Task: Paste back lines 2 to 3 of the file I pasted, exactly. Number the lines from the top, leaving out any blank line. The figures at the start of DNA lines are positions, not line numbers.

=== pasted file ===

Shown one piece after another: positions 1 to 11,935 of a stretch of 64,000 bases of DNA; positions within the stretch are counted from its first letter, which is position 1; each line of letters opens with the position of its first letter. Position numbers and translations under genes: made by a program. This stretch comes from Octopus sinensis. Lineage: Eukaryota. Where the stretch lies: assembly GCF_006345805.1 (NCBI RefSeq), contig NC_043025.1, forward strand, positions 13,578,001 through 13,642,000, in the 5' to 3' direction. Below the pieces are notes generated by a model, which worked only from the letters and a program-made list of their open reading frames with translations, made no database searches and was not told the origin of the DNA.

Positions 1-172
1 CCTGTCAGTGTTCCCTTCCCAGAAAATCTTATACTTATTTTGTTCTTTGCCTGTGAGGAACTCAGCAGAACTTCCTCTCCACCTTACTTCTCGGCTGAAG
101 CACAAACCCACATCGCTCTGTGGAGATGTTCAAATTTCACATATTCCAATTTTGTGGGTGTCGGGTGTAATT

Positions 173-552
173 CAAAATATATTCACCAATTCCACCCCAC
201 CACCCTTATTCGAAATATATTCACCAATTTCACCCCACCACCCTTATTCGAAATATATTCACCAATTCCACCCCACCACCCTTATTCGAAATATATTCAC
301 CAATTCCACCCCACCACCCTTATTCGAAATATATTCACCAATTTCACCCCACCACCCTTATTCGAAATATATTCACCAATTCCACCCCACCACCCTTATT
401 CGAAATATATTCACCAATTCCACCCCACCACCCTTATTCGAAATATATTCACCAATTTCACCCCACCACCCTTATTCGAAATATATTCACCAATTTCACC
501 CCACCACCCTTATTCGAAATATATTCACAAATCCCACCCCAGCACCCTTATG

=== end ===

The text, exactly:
Positions 1-172
1 CCTGTCAGTGTTCCCTTCCCAGAAAATCTTATACTTATTTTGTTCTTTGCCTGTGAGGAACTCAGCAGAACTTCCTCTCCACCTTACTTCTCGGCTGAAG